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Bowel Cancer: Postoperative deaths fall for fourth consecutive year, says national audit

December 17, 2012: Call to "break taboo that locks symptoms behind bathroom door" as emergency admissions continue to cause concern

The proportion of bowel cancer patients who die following major surgery has fallen for the fourth consecutive year, new figures from the National Bowel Cancer Audit show.

5.1 per cent of patients diagnosed in 2010-11 (the current audit year), had died 90 days on from their operation, compared to 6.4 per cent of patients diagnosed in 2007-08.

The audit shows that keyhole (laparoscopic) surgery rates rose in the same time period from 25 per cent to over 40 per cent. Keyhole surgery was found to be associated with both shorter hospital stay (six days, compared to nine days for open surgery patients) and a reduced risk of post-operative death (2.6 per cent for keyhole surgery versus 6.7 per cent for open surgery). However keyhole surgery is usually performed on fitter patients, with less advanced disease, who come into hospital for a planned operation.

Today's audit report, which looked at data for just over 29,000 bowel cancer patients diagnosed in 2010-11, was commissioned by the Healthcare Quality Improvement Partnership and developed by the Health and Social Care Information Centre, the Association of Coloproctology of Great Britain and Ireland and the Royal College of Surgeons of England.

It also highlights that emergency admissions for bowel cancer continue to be a major cause of concern. Overall, 21.1 per cent of patients with bowel cancer were admitted as an emergency with severe and potentially life-threatening symptoms. Nearly one third of these admissions were not suitable for surgical intervention (29.5 per cent) and of those that had emergency surgery, more than one in 10 had died within 90 days of the emergency operation (11.9 per cent).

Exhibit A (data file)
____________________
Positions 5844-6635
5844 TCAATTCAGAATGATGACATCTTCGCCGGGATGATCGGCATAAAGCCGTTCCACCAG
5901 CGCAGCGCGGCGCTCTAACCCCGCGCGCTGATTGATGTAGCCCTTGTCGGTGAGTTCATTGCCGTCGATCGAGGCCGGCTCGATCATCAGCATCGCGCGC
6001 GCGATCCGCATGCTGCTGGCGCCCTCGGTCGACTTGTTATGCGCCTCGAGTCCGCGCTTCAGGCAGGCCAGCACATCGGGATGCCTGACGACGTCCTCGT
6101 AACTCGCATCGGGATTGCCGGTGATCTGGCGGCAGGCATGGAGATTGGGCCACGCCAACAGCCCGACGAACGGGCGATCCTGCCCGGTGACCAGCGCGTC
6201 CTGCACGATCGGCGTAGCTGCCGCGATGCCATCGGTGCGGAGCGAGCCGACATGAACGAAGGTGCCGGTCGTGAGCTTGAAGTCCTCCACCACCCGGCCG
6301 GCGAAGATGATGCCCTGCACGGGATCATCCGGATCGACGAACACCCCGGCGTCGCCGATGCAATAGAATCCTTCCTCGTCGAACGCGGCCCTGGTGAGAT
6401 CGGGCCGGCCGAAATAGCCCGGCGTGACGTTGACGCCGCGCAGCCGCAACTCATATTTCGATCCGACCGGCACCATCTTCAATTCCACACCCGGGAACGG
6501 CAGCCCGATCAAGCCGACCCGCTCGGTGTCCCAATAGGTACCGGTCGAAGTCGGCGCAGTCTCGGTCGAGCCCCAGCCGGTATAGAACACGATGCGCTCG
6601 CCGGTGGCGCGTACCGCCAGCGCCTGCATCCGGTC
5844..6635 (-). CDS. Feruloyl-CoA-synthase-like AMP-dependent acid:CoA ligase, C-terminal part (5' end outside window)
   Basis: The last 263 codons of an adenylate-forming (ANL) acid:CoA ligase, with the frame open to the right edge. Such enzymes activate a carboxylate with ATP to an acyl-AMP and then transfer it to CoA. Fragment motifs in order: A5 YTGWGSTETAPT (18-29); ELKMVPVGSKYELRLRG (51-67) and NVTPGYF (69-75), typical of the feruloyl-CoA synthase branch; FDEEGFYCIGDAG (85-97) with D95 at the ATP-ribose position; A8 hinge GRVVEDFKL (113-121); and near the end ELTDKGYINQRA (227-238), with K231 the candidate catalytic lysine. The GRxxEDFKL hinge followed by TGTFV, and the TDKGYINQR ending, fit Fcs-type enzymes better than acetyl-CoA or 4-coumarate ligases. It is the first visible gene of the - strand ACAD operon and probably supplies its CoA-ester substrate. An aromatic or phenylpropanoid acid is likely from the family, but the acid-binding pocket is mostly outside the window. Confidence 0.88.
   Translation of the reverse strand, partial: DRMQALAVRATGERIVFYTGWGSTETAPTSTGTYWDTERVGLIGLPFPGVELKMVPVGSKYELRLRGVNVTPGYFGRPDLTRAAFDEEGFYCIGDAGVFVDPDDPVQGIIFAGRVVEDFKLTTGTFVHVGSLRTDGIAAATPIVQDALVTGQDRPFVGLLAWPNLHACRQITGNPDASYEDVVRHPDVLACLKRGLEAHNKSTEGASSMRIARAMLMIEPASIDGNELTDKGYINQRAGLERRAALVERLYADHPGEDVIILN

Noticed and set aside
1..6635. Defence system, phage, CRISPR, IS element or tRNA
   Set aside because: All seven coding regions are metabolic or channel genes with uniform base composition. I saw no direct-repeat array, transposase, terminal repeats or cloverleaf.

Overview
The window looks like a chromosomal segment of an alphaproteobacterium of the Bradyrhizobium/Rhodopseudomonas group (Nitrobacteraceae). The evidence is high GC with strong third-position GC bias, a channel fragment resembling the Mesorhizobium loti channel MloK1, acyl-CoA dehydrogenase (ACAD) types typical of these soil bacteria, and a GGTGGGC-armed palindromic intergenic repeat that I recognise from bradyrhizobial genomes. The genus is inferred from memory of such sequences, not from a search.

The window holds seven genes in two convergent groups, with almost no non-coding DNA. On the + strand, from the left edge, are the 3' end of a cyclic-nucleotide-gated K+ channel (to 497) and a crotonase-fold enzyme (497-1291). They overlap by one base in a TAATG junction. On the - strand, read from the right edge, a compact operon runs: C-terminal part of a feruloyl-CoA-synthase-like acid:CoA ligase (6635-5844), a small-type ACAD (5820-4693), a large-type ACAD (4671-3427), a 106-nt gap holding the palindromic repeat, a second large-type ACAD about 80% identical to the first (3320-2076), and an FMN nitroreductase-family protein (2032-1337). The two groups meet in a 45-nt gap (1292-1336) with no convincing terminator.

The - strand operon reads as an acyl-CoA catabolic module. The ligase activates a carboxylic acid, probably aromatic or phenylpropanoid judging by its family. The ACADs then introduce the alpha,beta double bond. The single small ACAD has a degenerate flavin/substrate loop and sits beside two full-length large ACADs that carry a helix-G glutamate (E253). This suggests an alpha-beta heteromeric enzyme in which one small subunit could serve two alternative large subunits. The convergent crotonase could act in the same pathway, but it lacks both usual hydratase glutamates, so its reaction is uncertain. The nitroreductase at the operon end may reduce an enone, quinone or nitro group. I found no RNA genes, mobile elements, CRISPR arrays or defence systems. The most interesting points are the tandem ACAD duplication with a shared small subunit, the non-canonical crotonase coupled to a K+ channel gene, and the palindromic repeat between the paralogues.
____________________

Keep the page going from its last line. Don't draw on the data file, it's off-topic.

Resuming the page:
Through new data analysis, the audit today also highlights a delay in the closure of "temporary" stomas after operations to remove rectal (back-passage) cancer. Patients are commonly counselled that a "temporary" stoma after rectal cancer surgery (anterior resection) will be closed within six months of surgery. However today's new analysis (which links audit data to Hospital Episode Statistics (HES) information) shows 38 per cent of patients still had a "temporary" stoma 12 months after undergoing an anterior resection. Future work is required to determine if this delay is related to further treatments, such as postoperative chemotherapy, or a lack of operating time.

Nigel Scott, audit clinical lead and consultant colorectal surgeon at the Royal Preston Hospital, said: "The National Bowel Cancer Audit continues to make a contribution to understanding and improving the patient journey with bowel cancer. However, bowel cancer emergency admissions are a persistent and very significant health problem.

"Symptom awareness campaigns are useful to break down the taboos of bottoms and bowels that lock these symptoms behind the bathroom door. But emergency surgery continues to be the Cinderella of surgical practice in the UK.